Subject Re: Upgrading from MySQL
Author rogerirwin2000
--- In, Helen Borrie <helebor@t...> wrote:
> At 12:55 PM 14/03/2003 +0000, you wrote:
> >Like many people I am looking to use Phoenix
> Firebird! (the phoenix is the logo)

Right...No more references to the Penguin OS then;-)

> You're moving from non-transactional desktop databases to
> client/server. You'll get to love generators.
Actually the MySQL I am using does have transactions. It does not
have sub-selects and most of all is a long way off Triggers/Stored

> You can do similarly with the trigger you write to make the column
> auto-incrementing. Just create a template for the trigger and swap
in the
> table, column and generator names:

Now this is the meat! I never thought of doing this. You should add
this to the 'migrating from MySQL FAQ' as this gives the impression
that we would need to modify the Insert query in all aour programs!

Excellent solution!

> >2) MySQL has 'heap' table types, which are tables with reduced
> >functionality which are stored in memory. They are probably needed
> >less in Phoenix as MySQL users mostly use them for temporary tables
> >to overcome the lack of a sub-select capability. **BUT** I do have
> >real applications for these tables, that is data that is frequently
> >modified but does not need to be persistent. Is there any way to
> >vreate tables in memory?
> That's not how you do it in a multi-user database with remote
> clients. It's a very bad idea to be creating metadata whilst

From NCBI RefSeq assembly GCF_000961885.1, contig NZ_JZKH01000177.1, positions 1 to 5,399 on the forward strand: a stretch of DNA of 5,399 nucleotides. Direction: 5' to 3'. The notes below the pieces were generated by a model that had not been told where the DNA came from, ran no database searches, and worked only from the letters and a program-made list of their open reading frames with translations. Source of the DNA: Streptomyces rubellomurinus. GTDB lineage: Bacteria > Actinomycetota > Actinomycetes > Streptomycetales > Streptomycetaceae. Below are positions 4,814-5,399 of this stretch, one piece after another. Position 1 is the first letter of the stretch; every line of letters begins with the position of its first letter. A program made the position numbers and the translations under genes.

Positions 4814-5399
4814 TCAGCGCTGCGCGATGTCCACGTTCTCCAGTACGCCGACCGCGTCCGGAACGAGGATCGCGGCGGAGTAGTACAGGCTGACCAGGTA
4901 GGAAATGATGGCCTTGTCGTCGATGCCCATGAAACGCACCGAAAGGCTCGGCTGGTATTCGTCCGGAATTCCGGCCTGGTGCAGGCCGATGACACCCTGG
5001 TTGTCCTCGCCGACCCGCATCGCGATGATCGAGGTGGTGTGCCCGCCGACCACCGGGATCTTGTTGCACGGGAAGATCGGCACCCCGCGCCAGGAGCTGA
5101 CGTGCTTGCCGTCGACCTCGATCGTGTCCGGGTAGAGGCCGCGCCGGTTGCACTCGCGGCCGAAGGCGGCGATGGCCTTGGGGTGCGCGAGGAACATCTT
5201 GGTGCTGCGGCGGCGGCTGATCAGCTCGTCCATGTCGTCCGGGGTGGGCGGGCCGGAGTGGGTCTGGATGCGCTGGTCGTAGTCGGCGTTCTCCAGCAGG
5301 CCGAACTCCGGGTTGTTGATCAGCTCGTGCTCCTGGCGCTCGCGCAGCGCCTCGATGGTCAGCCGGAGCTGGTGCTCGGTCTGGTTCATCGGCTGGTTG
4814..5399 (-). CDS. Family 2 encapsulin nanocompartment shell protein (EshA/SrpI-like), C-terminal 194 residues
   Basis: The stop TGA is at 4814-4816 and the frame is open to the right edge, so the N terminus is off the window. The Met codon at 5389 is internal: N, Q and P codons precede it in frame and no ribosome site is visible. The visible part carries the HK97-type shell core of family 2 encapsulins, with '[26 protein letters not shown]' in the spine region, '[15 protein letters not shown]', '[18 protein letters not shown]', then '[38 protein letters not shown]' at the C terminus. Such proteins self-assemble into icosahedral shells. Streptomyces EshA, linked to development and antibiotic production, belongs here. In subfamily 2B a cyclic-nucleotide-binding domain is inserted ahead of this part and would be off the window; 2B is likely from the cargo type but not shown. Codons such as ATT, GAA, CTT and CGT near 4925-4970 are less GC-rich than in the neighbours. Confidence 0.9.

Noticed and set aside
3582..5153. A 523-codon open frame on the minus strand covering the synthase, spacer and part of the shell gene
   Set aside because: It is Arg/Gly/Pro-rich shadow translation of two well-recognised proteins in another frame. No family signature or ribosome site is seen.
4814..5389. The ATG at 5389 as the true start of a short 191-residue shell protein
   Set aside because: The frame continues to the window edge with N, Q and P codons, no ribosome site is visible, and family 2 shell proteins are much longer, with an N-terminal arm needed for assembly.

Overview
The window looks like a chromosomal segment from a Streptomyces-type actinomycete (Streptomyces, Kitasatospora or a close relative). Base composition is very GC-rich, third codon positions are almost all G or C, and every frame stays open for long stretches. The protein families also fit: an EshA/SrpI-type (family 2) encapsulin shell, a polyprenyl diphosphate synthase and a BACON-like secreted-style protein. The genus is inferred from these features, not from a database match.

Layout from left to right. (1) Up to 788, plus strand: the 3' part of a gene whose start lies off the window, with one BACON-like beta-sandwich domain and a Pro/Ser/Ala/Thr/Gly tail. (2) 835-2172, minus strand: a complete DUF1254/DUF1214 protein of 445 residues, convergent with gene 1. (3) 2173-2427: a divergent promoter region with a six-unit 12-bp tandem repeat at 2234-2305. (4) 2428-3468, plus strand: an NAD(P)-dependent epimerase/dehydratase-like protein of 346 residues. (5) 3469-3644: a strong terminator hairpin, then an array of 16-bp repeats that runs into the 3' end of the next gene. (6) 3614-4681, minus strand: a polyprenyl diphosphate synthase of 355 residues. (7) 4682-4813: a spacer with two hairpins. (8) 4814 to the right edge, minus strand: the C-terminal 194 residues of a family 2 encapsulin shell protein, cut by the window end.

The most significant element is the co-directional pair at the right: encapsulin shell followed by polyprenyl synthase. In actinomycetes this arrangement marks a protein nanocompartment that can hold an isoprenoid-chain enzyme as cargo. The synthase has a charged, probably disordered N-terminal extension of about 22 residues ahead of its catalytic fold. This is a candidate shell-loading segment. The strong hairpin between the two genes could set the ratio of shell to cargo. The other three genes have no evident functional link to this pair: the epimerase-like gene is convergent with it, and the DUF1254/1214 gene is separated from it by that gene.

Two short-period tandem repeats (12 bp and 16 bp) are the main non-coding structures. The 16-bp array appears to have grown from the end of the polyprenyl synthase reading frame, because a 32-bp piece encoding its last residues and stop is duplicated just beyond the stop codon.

> transactions are in process, i.e. whilst users are logged in.
RTFM, I appreciate that having sub queries alleviates the need in
most cases **but** as I said, I have some records that get updated
continuously which simply do not need to be maintained if the
computer goes down. It seems such a shame to work the disks for
nothing, and of course RAM is much faster!

> Wrong. Firebird doesn't have physical files to store tables as
> Access, etc. do. All data are stored in pages, which are
> around the disk structure of the database in more or less random
> order. The filesystem of your operating system knows nothing about
> indexes, etc. at all.

Hmmm...Interesting answer. Most modern databases open 'files' as a
means of obtaining an area of diskspace, but then use thier own
pointers within that space to organize tables, indexes etc. In some
cases they can simply take a partion and use a pointer within that

In some cases (Firebird and Access for example), the whole space is a
single block, as it also is in INNODB tables with MySQL. In other
cases (Such as FoxPro and MyISAM tables), tables and indexes are kept
in separate files. The difference is irrelevant, in any case these
files (or file) **could** be copied to a RAMDISK and used from there.
After a powercycle they get recopied (and thus reset to thier
original values).

Of course any layout optimisation that has been done to take
advantage of disk architecture would be wasted, but this is
irrelevant on a ramdisk (you would also want to disable the use of
cache as this is also a waste). Also, I am not sure how much disk
access **is** optimized on geometry, as these days the real geometry
is of ten different from the published ones!

Like I said my **apparent** problem would be to use tables that
reside in two different 'files', as these would be different